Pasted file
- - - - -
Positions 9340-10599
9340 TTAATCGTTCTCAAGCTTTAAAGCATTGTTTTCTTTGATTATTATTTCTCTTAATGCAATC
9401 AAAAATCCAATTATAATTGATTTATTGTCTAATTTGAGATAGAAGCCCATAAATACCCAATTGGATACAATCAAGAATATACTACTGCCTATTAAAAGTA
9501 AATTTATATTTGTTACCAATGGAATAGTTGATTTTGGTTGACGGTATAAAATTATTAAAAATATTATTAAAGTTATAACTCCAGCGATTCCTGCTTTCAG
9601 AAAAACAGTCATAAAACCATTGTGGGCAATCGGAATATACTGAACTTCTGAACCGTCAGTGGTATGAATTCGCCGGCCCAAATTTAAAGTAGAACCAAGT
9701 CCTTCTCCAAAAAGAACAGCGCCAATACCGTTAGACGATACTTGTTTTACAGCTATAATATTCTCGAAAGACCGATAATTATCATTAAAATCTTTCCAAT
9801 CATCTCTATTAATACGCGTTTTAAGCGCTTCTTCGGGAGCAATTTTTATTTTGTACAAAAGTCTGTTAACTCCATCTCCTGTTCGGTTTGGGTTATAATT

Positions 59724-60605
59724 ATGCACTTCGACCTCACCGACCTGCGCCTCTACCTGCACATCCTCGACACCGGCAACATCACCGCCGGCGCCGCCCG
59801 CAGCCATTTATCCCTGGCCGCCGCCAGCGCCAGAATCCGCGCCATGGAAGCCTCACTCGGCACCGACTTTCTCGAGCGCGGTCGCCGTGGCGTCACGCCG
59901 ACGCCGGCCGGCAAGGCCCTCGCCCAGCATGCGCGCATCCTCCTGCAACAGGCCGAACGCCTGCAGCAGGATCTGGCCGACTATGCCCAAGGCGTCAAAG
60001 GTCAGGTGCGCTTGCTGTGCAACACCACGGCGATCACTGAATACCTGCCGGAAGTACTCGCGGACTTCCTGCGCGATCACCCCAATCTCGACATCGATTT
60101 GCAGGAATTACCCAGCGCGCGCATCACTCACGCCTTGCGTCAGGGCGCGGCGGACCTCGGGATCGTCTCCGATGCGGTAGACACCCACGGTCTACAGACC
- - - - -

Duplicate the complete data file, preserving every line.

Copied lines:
Positions 9340-10599
9340 TTAATCGTTCTCAAGCTTTAAAGCATTGTTTTCTTTGATTATTATTTCTCTTAATGCAATC
9401 AAAAATCCAATTATAATTGATTTATTGTCTAATTTGAGATAGAAGCCCATAAATACCCAATTGGATACAATCAAGAATATACTACTGCCTATTAAAAGTA
9501 AATTTATATTTGTTACCAATGGAATAGTTGATTTTGGTTGACGGTATAAAATTATTAAAAATATTATTAAAGTTATAACTCCAGCGATTCCTGCTTTCAG
9601 AAAAACAGTCATAAAACCATTGTGGGCAATCGGAATATACTGAACTTCTGAACCGTCAGTGGTATGAATTCGCCGGCCCAAATTTAAAGTAGAACCAAGT
9701 CCTTCTCCAAAAAGAACAGCGCCAATACCGTTAGACGATACTTGTTTTACAGCTATAATATTCTCGAAAGACCGATAATTATCATTAAAATCTTTCCAAT
9801 CATCTCTATTAATACGCGTTTTAAGCGCTTCTTCGGGAGCAATTTTTATTTTGTACAAAAGTCTGTTAACTCCATCTCCTGTTCGGTTTGGGTTATAATT

Positions 59724-60605
59724 ATGCACTTCGACCTCACCGACCTGCGCCTCTACCTGCACATCCTCGACACCGGCAACATCACCGCCGGCGCCGCCCG
59801 CAGCCATTTATCCCTGGCCGCCGCCAGCGCCAGAATCCGCGCCATGGAAGCCTCACTCGGCACCGACTTTCTCGAGCGCGGTCGCCGTGGCGTCACGCCG
59901 ACGCCGGCCGGCAAGGCCCTCGCCCAGCATGCGCGCATCCTCCTGCAACAGGCCGAACGCCTGCAGCAGGATCTGGCCGACTATGCCCAAGGCGTCAAAG
60001 GTCAGGTGCGCTTGCTGTGCAACACCACGGCGATCACTGAATACCTGCCGGAAGTACTCGCGGACTTCCTGCGCGATCACCCCAATCTCGACATCGATTT
60101 GCAGGAATTACCCAGCGCGCGCATCACTCACGCCTTGCGTCAGGGCGCGGCGGACCTCGGGATCGTCTCCGATGCGGTAGACACCCACGGTCTACAGACC